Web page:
Tuesday, April 09, 2013
the stain in the dish

The next film that Greer Garson made that was important to me, was

"Madame Curie".
By the way, TCM showed "Mrs. Miniver", "Random Harvest" and "Madame Curie", on March 11th, each film----one right after the other----what a feast this was for me and all fans of Greer Garson......!
"Madame Curie"was, of course, based on a real person....It is the story of Marie Curie and her dear husband, Pierre Curie, and their fantastic discovery of the then new element "Radium". I loved it when I first saw it as a kid in the 1940's, and there was something.....something mysterious and personal to me that I could not even have expressed at that time.
And when I saw it again, in the early 1970's, this film had a profound effect on me.
Sometimes there are things in films that tap into primal memories----important and life changing memories----"Madame Curie" is one of those profound films, for me. And that profoundness was brought to life by the performances of Greer Garson and Walter Pidgeon---who played the two main characters.
The Curies spent a major portion of their of lives attempting to prove that there was this new element they called Radium. 

They knew that this fantastic force was found in Pitchblende. And for years and years and years, they rendered Pitchblende down and down and down till there was, finally, almost nothing left. After all of this back breaking work, there was nothing.
The rendering down of hundreds and thousands of pounds of Pitchblende left them with what looked like nothing, because there was nothing left but a stain in a dish. 
They were heartsick at this result. How could it be? That night they went back to the shed where they had worked through horrific winters and even more horrific summers, to look once more at what was left of all the years of this back breaking work----to look, once again, at the stain in the dish.
Upon arriving at their work-shed.....what they found was a miraculous glow. There, in the dark, the stain in the dish glowed with an energy that was visible and viable, and was fantastic.
They knew then, that all their work was not for naught.  They knew that it took that much Pitchblende to uncover this 'element'. 
I found this so very very moving.
Somewhere, deep inside me, I identified with the "life" in this glow of the stain in the dish.
Somehow, that was me.

I cannot explain how I know this next thing----but, trust me, I do know this to be true.

And I'm not sure I can express this in a way that will have meaning to anyone else but me.

My mother tried to abort me....maybe only in thought----though I "feel" it was in "fact".....And here is what it "felt" like: This cellular entity, me, was clinging to the side of my mothers uterus. 

It felt like pieces of me were falling away from the side of her uterus----and as these pieces got sluffed off from the life-giving side of my mothers uterus--it felt like I could no longer hold on and so the pieces of me fell away; it felt like my life was slipping away, and, finally, the little bit of me that was left-----the little bit that was still able to cling on, yet still barely had life---was like the stain in the dish. And I glowed deep inside with this little bit of life.....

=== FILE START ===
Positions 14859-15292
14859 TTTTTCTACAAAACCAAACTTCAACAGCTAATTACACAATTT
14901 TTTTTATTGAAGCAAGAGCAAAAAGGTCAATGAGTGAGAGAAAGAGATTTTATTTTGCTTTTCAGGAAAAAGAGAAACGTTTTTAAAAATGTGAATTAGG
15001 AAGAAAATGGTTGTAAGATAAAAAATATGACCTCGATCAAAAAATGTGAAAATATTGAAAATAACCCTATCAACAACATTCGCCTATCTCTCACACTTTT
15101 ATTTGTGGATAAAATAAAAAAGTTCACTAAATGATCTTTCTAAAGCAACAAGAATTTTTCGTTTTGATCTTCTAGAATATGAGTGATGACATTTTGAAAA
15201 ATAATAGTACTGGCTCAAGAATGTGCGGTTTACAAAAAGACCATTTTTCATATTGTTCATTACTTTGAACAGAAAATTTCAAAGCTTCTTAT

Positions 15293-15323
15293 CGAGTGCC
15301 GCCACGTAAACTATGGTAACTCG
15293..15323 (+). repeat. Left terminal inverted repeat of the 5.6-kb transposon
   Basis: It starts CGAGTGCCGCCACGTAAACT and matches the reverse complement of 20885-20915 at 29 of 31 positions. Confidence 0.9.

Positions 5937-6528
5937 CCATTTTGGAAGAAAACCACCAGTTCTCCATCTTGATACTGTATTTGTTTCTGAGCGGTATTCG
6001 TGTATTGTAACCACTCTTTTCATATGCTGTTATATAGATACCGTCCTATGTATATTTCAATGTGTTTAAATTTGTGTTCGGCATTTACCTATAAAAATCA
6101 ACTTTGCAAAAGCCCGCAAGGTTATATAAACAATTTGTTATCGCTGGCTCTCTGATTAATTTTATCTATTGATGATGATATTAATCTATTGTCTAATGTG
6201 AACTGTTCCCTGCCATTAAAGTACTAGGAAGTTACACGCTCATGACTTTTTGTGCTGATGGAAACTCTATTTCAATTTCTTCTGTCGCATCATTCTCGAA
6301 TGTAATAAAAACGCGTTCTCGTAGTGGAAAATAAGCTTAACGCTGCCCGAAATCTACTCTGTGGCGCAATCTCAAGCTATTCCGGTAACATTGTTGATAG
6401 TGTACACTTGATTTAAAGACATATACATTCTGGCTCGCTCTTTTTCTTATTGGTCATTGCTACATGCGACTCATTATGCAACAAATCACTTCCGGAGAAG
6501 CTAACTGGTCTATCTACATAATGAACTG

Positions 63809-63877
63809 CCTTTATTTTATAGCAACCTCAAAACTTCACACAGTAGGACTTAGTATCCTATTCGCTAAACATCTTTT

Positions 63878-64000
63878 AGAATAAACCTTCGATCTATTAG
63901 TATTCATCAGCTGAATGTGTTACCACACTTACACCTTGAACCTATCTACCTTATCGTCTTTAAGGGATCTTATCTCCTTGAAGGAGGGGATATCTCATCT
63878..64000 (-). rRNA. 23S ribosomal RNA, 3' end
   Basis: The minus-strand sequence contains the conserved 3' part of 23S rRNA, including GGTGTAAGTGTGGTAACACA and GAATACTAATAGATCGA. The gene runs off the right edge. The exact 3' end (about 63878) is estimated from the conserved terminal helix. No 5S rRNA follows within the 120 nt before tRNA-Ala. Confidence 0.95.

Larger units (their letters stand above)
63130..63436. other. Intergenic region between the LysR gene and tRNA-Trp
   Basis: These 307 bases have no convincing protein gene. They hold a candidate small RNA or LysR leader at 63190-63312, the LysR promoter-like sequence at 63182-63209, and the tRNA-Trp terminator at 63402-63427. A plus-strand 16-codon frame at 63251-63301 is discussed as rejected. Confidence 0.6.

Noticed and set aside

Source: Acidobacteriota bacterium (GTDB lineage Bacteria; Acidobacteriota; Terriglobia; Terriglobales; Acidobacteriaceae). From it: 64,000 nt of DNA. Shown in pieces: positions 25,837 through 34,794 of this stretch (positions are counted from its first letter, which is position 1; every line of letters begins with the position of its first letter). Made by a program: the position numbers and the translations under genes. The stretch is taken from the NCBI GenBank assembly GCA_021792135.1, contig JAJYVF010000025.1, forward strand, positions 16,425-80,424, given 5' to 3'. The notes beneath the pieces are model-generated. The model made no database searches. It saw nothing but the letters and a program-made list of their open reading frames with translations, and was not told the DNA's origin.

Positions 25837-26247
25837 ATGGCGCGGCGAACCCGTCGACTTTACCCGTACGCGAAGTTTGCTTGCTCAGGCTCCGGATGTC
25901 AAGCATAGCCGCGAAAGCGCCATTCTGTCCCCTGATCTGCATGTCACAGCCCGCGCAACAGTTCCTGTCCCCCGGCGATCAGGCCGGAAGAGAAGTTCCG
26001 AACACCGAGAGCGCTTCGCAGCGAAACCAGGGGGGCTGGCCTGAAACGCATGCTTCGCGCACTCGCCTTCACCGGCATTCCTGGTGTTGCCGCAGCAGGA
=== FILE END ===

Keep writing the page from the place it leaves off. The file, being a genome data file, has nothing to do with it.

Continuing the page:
I was like the stain in the dish.

I did a whole series of paintings during that period----depicting, in an abstract way....this clinging on and this falling away.....

In these paintings, the center of these abstract things had this red glow of life, and the outside part of these roundish cellular looking entities had a brownish look---as if dying.....And the further away they got from the life force, (the lining of my mothers uterus), the less that glow existed. The less "life" existed in these fallen away pieces. They were dying and being sluffed off.
 I was dying and being sluffed off.

After this revelation, I wrote a paragraph or two about this and at my Art Show that year, I posted these paragraphs to explain a little something about the paintings that were hanging in that particular show, and how the film "Madame Curie" was the catalyst for all that I felt and expressed through these paintings.  And how I identified with the glowing stain in the dish.

Those paintings were created in 1971-72.
I don't have any other images of those paintings that I can post at this time, because they are slides and I haven't been able to scan them on to my computer at this point----when I finally can scan them, I will post them......

That I survived at all is some kind of miracle, just like that stain in the dish..

More To Come........

had this to say:

Wow~ what a powerful post. I am sure glad you survived, my friend.

Primal memories are powerful.

Tuesday, April 9, 2013 at 12:28:00 AM PDT 

had this to say:

Sorry to use Riot Kitty's word but: Wow! Wow, yet not a surprise that anyone can find a huge relationship from a movie (a story). Stories come from real happenings and so eventually some of them have to relate in such a way.. but your's is huge! And the paintings that followed! Just amazing Naomi!

Tuesday, April 9, 2013 at 3:31:00 AM PDT 

had this to say:

That's kind of heavy. Do you feel resentment towards your mother? Did you confront her? This is a Pandora's Box of questions. My current post is such fluff compared to this deep excavating you've done here.

Tuesday, April 9, 2013 at 4:30:00 AM PDT 

had this to say: